St. Paul of the Cross Monastery

148 Monastery Ave, Pittsburgh, PA 15203
Phone (412) 381-1188   Fax (412) 481-5049

Fr. Donald Ware

Fr. Michael Salvagna

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Sermons & Reflections

Retreat Conference Talks

Sermons & Reflections

Retreat Conference Talks

Fr. Patrick Geinzer

Retreat Conference Talks

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A collection of sermons presented at AA Retreat Conferences by Fr. Michael Salvagna.
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        •  Seeking the Will of God
        •  Courage, Hope, and Promises

AA Retreat Conferences
Sermons by Fr. Michael Salvagna

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Matt Talbot was born in 1856 in Dublin, Ireland, into a poor
Roman Catholic family that was plagued with alcoholism. At
the age of 12, Matt left school and went to work to help the
family. Unfortunately, he worked in a wine-bottling company,
then a local brewery, and later in a whiskey store. Matt had
 ree access to alcohol and it did not take him long to become
a confirmed alcoholic.

As a young man Matt began drinking in pubs with the men of
his town. His mother described it as “going from Guinness to
Jamison in one easy step.” Matt was always a hard worker
but he used his money on booze. He ran up debts, sometimes
 sold his clothing, and once stole a fiddle to buy alcohol. By
age 28 he was broke, disheartened, and unemployed. It
seemed like the end of the road for Matt.

One night Matt stopped off at a local Catholic church to pray.
It was his first visit in a very long time. Hitting his knees something
began to stir in him. He realized how totally dependent he had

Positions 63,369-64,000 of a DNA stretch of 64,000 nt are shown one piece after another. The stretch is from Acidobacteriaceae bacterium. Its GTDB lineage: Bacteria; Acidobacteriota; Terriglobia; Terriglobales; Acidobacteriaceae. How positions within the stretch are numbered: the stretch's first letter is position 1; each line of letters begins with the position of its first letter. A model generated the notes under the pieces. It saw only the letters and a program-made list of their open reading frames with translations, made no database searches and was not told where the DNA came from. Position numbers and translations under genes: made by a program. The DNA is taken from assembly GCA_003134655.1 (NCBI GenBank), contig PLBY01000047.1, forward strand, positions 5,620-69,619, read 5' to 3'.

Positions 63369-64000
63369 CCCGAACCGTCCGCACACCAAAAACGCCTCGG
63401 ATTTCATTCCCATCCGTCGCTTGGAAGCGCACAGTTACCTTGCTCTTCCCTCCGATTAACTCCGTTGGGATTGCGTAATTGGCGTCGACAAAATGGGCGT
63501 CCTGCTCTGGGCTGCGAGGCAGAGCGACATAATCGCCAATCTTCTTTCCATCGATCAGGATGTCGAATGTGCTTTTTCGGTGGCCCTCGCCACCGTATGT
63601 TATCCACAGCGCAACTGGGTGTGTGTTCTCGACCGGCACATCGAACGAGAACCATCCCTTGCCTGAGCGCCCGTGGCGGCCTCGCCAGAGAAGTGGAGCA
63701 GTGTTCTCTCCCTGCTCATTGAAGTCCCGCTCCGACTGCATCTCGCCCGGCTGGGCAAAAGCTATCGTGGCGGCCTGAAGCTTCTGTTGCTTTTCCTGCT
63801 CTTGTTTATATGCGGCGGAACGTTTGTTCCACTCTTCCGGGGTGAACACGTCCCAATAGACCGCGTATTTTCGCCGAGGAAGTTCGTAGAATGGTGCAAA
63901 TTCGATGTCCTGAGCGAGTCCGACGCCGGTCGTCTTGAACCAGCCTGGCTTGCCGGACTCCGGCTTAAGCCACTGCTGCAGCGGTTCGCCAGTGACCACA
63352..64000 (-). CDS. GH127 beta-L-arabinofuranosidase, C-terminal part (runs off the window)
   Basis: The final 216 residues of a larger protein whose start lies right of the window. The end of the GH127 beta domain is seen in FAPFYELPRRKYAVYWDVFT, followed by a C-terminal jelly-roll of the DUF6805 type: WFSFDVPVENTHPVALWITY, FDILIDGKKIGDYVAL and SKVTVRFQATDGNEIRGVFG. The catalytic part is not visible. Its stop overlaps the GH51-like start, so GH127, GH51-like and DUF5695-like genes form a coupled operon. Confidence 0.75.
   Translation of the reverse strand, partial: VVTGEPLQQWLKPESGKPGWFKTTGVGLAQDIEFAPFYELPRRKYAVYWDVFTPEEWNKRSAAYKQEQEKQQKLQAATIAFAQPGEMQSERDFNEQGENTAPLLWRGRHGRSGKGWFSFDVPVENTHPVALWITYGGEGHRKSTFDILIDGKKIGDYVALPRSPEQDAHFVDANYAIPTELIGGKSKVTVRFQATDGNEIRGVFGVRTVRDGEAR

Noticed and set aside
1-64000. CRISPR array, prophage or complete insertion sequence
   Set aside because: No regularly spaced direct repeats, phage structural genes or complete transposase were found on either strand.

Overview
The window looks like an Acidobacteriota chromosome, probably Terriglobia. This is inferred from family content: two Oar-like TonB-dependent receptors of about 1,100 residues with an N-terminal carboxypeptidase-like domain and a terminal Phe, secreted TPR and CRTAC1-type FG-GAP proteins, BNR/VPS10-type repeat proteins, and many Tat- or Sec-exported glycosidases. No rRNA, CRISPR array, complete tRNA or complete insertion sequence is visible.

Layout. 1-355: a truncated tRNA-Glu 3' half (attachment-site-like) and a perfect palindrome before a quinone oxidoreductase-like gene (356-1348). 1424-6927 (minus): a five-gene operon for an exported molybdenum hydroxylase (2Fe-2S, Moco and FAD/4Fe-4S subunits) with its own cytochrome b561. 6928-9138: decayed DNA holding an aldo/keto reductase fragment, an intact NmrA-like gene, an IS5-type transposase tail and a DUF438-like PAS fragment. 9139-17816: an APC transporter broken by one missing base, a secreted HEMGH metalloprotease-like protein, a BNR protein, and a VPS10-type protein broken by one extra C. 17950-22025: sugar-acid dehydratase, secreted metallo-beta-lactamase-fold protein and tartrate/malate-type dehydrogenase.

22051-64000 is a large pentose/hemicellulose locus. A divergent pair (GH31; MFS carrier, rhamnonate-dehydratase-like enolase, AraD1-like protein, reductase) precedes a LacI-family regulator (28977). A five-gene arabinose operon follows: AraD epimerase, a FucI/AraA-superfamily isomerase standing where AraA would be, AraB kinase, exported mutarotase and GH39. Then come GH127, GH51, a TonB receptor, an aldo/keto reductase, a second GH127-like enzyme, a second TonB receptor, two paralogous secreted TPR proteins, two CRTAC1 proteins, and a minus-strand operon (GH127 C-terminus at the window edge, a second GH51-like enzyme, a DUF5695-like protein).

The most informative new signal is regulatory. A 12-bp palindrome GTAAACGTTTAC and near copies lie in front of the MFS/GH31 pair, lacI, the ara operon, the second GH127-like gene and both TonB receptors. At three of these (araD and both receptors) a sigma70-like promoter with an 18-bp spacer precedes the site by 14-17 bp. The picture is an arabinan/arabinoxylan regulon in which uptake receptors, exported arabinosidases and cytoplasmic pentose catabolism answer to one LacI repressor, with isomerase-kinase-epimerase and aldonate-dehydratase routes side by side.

become upon alcohol and was “sick and tired of being sick and tired.” He wanted to change but understood how hard this would be. Remember, these were the days before Alcoholics Anonymous so there were no meetings or treatment centers.

However, a temperance movement began in Ireland called Pioneers that was recommended by both Catholics and Protestants. People took a pledge to abstain from all alcoholic beverages for a length of time, and then renewed their pledge. Matt sought out a priest, made a general confession, and took the pledge for 3 months. Many a day Matt felt he could not keep the pledge, but he turned to God for strength. He prayed daily and went to church regularly. After 3 months Matt renewed his pledge for life, and never took another drink of alcohol for the next 41 years.

Matt Talbot (1856-1925)
A Man Who Recovered From Alcoholism

A miracle had transformed the life of Matt Talbot and this gave him a new lease on life.
Not only was he free of the compulsion of alcohol, but the faith of early years returned
with fervor. Unknown to people at the time, Matt practiced various penances in
reparation for his sins and that of the community. He slept on a plank bed with a piece
of timber for his pillow. After his death penitential chains were found around his body.

Matt was guided in his spiritual growth by Dr. Michael Hickey, a professor of
philosophy at Holy Cross College in Clonliffe. Under his direction Matt studiously
began to read the Bible, the lives of saints like St. Francis de Sales, and the
autobiography of St. Augustine, Confessions. Matt became a Third Order
Franciscan and joined various religious societies. He was generous to a fault, living
poorly in a small flat with little furniture. He gave most of his money to charities
and to the poor.

Matt Talbot was on his way to Mass on June 7, 1925 when he collapsed in the street and died of heart failure. This humble man, who had given his life to Jesus and Mary, returned to his Maker a new creation. From being an indifferent Catholic, Matt became a model disciple of Jesus. Matt Talbot is an icon for Ireland’s temperance movement. Addiction clinics have been named after him along with the Matt Talbot Memorial Bridge in Dublin.

We honor Matt Talbot because of the deep faith transformation that occurred when he became sober and responded to the call of God. His devotional life was rooted in prayer, fasting and service to others. In some ways he was like a monk living in the world, rising at 5 AM each day to attend Mass before work. He was a man who walked by faith and we honor him with the title Venerable in our Church. Perhaps some day he will be called Blessed or even St. Matt Talbot.

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